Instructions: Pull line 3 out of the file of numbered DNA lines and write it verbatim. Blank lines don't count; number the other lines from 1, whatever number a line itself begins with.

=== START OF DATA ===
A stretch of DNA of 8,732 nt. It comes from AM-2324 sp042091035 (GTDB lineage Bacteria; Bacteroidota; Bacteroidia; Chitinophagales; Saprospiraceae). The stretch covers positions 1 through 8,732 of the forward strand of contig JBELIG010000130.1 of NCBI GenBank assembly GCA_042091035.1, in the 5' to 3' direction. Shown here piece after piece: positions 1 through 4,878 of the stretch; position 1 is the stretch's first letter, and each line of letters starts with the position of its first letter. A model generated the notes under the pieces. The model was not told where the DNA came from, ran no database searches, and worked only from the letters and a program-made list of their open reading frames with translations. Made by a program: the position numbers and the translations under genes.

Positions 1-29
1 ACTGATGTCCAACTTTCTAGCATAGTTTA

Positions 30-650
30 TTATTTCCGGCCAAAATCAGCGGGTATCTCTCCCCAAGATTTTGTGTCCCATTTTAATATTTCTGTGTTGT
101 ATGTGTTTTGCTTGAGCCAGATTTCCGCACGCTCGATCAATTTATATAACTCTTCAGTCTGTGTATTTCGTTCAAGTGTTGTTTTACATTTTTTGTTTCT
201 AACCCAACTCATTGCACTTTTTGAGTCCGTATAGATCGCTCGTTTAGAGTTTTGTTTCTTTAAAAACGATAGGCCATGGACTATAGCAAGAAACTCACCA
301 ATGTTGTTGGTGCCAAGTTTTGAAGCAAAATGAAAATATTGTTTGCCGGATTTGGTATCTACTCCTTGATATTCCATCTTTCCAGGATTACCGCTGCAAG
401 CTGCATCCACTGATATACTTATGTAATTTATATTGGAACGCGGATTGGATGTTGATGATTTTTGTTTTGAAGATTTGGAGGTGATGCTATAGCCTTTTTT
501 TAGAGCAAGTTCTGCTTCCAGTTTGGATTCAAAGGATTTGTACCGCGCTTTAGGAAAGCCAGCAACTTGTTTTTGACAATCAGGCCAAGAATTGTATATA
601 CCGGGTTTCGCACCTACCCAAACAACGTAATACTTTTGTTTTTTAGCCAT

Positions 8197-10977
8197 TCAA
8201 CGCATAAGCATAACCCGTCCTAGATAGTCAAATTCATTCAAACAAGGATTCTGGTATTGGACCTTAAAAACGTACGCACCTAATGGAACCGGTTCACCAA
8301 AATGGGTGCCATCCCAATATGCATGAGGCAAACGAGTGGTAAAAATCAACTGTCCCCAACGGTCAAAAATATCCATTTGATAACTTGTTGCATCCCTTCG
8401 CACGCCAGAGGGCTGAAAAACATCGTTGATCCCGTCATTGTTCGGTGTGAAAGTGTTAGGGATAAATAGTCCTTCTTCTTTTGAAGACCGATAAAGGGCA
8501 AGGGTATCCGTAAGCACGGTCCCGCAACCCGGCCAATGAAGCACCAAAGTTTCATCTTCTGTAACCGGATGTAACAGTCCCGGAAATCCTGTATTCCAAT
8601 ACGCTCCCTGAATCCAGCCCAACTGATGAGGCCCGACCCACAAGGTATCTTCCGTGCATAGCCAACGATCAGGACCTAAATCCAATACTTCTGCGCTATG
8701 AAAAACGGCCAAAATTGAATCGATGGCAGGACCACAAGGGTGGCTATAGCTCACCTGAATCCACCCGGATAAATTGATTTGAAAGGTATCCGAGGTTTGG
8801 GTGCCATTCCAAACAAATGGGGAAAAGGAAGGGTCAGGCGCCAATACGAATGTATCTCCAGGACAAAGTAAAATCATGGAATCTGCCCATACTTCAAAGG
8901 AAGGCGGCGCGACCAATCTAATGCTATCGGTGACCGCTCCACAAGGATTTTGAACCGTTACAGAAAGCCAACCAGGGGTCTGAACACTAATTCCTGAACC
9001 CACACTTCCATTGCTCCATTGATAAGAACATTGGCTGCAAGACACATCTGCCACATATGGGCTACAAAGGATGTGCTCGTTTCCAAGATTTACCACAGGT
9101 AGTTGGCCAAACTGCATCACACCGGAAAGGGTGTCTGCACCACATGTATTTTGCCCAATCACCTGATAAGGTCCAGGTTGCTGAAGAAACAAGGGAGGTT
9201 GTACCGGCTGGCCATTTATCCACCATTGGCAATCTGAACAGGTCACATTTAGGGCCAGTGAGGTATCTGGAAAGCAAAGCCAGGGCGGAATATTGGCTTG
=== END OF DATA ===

1 ACTGATGTCCAACTTTCTAGCATAGTTTA